Mr. Papageorgiou, who works on a news-based signal (which analyzes news coverage of companies) for the firm's regular quant engine and oversees frontier markets investments, said the aim of the machine-learning model is to better predict where to find the best equity returns.
“As return prediction becomes more accurate, we would expect returns to improve,” he said. Acadian executives say the new model will go live within the next year; they haven't decided whether to set up separate machine-learning-based strategies or to have the new model work alongside existing models.
Unlike typical quant engines based on linear regression analysis, Mr. Papageorgiou's system uses machine-learning pattern-recognition techniques. It uses the same inputs as linear regression analysis, such as price-to-earnings or price-to-book ratios, but puts them together in a very different way.
“Machine-learning systems throw out assumed relationships between (stock) fundamentals and returns ... This would be a different type of forecasting model” from what Acadian or other quant managers have used to date, he said.
For example, the model would learn to recognize return patterns such as the value premium on its own, but understand it in a much more complex way than a person would.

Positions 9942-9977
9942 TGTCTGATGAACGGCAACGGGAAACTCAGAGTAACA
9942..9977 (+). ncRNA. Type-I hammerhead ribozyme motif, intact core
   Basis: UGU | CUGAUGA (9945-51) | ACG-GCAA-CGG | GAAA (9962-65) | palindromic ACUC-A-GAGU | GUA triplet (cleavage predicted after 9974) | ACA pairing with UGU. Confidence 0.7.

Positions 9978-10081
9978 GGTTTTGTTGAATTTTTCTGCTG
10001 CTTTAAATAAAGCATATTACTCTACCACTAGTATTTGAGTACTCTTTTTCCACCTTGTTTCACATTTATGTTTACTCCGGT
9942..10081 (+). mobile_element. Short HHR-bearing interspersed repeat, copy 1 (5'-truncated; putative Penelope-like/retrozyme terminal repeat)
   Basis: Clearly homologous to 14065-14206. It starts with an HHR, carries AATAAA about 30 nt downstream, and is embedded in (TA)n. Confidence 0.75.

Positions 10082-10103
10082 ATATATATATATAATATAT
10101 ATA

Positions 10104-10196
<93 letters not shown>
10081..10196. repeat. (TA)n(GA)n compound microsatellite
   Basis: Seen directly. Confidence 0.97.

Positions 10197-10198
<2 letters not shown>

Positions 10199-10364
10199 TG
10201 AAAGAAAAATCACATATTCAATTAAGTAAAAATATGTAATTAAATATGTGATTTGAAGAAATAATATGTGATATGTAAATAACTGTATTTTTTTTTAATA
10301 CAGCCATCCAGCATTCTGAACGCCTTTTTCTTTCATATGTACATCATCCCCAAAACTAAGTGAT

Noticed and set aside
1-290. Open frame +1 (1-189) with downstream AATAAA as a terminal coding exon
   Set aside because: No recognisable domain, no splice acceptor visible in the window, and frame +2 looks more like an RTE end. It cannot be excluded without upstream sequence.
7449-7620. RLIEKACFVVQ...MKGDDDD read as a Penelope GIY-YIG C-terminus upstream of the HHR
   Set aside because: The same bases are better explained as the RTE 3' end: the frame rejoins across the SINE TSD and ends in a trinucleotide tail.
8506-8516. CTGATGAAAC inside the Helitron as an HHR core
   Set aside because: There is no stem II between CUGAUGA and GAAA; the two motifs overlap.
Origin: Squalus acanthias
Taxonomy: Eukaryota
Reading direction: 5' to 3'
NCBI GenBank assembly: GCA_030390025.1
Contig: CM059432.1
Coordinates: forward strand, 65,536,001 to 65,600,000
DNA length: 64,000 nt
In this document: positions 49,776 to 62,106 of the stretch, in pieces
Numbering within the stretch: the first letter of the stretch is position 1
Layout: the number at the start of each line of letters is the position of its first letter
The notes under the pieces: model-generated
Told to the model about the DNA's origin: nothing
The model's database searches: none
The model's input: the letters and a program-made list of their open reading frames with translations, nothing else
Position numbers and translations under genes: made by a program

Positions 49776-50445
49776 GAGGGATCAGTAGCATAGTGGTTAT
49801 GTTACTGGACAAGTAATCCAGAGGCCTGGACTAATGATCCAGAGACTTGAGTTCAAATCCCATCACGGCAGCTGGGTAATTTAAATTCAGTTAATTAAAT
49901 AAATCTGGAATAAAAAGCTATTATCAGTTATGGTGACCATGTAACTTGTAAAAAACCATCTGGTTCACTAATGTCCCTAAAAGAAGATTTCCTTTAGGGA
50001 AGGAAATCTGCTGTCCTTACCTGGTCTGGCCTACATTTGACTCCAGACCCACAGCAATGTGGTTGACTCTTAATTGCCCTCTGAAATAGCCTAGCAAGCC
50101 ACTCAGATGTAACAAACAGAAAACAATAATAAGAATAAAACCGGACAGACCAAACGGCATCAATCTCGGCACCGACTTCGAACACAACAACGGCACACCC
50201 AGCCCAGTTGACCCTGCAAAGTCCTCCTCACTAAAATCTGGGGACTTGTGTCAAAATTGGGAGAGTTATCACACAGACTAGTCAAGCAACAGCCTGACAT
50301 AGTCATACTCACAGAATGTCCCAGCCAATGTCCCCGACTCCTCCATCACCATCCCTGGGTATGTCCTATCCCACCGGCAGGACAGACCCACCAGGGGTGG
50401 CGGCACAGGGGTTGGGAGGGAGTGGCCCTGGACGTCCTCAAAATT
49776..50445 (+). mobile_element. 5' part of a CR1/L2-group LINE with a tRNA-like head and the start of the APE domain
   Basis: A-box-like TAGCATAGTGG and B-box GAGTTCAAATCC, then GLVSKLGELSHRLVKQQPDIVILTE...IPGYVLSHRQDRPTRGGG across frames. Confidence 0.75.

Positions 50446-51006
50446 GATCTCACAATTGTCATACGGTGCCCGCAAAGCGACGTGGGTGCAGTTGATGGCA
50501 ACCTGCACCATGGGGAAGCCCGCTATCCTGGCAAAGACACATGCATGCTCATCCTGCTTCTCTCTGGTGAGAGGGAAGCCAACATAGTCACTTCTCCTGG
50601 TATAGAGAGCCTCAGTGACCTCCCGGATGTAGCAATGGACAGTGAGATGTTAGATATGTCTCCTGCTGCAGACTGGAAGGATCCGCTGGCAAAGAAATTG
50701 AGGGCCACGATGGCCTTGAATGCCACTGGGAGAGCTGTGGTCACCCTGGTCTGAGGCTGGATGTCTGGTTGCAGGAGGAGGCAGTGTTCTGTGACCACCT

“The only thing that's pre-specified in this approach is the method by which it learns,” Mr. Papageorgiou said.
Because it's always learning, the model would be able to adjust to unusual environments — such as a financial crisis — better than its predecessors. “We did see that the model and system seemed to be able to recognize what was going on in the markets” through the global financial crisis, Mr. Papageorgiou said. For example, it scaled back on quality stocks during the 2009 rally, when quality didn't matter.
“We would believe — and the data would suggest — that with this type of system in place, the forecasting model would not necessarily have been subject to the significant quant underperformance we saw” in the crisis, he said.
However, Mr. Papageorgiou warns the machine-learning model is “not a panacea,” and that its forecasting capabilities might be complementary to those of linear regression models.
Mr. Papageorgiou said there's no formula for generating innovative ideas. “Personally, I start by imagining what I'd like to do without focusing on restrictions or on the practicality,” he said. “This typically entails pushing the limits of what's considered normal within a particular field.”
He suspects “relatively few of our competitors are actively working” on machine-learning models, but added “this will ... over the long term, gain additional interest from the investing community.”